Most people believe that low oil prices are good for the United States, since the discretionary income of consumers will rise. There is the added benefit that Peak Oil must be far off in the distance, since “Peak Oilers” talked about high oil prices. Thus, low oil prices are viewed as an all around benefit.
In fact, nothing could be further from the truth. The Peak Oil story we have been told is wrong. The collapse in oil production comes from oil prices that are too low, not too high. If oil prices or prices of other commodities are too low, production will slow and eventually stop. Growth in the world economy will slow, lowering inflation rates as well as economic growth rates. We encountered this kind of the problem in the 1930s. We seem to be headed in the same direction today. Figure 1, used by Janet Yellen in her September 24 speech, shows a slowing inflation rate for Personal Consumption Expenditures (PCE), thanks to lower energy prices, lower relative import prices, and general “slack” in the economy.
What Janet Yellen is seeing in Figure 1, even though she does not recognize it, is evidence of a slowing world economy. The economy can no longer support energy prices as high as they have been, and they have gradually retreated. Currency relativities have also readjusted, leading to lower prices of imported goods for the United States. Both lower energy prices and lower prices of imported goods contribute to lower inflation rates.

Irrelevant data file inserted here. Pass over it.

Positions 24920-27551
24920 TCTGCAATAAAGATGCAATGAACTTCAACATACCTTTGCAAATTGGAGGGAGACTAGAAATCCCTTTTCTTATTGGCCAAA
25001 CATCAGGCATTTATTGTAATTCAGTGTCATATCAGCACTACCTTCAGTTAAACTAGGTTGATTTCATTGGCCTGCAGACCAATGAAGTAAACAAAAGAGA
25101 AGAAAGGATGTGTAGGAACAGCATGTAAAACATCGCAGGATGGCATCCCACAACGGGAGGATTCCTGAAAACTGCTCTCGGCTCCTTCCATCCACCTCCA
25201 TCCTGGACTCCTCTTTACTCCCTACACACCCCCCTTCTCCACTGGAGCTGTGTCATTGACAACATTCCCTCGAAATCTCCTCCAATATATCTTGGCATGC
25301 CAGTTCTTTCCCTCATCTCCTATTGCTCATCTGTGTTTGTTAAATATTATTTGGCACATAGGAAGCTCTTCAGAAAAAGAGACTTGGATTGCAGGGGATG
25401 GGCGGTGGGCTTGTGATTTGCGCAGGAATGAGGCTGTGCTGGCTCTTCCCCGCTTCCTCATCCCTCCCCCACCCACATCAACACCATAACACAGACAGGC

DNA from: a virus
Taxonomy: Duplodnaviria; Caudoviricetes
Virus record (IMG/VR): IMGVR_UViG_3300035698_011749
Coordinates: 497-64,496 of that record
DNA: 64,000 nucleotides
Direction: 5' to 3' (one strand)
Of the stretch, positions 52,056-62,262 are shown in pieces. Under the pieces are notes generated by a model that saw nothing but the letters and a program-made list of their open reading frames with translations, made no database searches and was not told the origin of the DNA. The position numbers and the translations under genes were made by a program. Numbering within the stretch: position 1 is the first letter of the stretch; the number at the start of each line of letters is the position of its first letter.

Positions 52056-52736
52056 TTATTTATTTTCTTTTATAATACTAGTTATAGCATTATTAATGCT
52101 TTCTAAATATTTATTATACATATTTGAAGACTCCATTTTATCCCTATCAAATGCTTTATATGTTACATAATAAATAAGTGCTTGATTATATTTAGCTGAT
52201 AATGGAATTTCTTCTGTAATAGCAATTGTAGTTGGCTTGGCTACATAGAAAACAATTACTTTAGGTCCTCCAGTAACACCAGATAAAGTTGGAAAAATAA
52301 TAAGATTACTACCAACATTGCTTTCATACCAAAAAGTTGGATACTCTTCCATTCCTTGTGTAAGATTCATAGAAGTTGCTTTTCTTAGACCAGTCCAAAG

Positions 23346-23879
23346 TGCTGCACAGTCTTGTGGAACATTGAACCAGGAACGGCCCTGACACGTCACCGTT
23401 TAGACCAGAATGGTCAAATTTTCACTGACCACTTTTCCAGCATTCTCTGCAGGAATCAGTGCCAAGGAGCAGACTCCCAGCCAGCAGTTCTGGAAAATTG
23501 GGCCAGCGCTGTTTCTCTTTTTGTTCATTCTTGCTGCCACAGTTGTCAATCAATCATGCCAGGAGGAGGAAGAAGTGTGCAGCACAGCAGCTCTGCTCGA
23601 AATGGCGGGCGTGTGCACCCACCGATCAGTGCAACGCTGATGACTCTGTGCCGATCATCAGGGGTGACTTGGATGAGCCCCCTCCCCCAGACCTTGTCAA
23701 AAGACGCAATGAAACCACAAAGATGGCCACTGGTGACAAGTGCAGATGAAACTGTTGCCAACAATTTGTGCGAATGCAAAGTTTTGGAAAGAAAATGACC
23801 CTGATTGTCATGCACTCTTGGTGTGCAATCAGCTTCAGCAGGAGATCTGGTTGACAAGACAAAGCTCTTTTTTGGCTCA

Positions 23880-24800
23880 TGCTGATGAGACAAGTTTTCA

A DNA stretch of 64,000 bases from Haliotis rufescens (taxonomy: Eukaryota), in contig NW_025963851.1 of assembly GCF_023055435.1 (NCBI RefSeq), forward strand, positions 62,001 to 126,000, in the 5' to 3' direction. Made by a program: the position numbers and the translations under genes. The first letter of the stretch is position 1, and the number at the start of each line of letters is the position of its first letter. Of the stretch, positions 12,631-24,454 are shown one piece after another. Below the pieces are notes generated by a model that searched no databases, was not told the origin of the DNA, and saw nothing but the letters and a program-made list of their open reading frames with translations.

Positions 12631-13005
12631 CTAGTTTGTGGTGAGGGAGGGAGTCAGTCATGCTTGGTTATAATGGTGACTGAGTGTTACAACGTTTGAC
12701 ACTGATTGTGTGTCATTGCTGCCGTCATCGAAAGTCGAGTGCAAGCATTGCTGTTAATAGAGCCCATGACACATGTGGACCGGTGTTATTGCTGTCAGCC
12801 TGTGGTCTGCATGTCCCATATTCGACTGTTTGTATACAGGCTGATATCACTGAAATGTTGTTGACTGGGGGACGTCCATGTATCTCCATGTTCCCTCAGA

Instead of reaching “Peak Oil” through the limit of high oil prices, we are reaching the opposite limit, sometimes called “Limits to Growth.” Limits to Growth describes the situation when an economy stops growing because the economy cannot handle high energy prices. In many ways, Limits to Growth with low oil prices is worse than Peak Oil with high oil prices. Slowing economic growth leads to commodity prices that can never rebound by very much, or for very long. Thus, this economic malaise leads to a fairly fast cutback in commodity production. It can also lead to massive debt defaults.
Let’s look at some of the pieces of our current predicament.
Part 1. Getting oil prices to rise again to a high level, and stay there, is likely to be difficult. High oil prices tend to lead to economic contraction.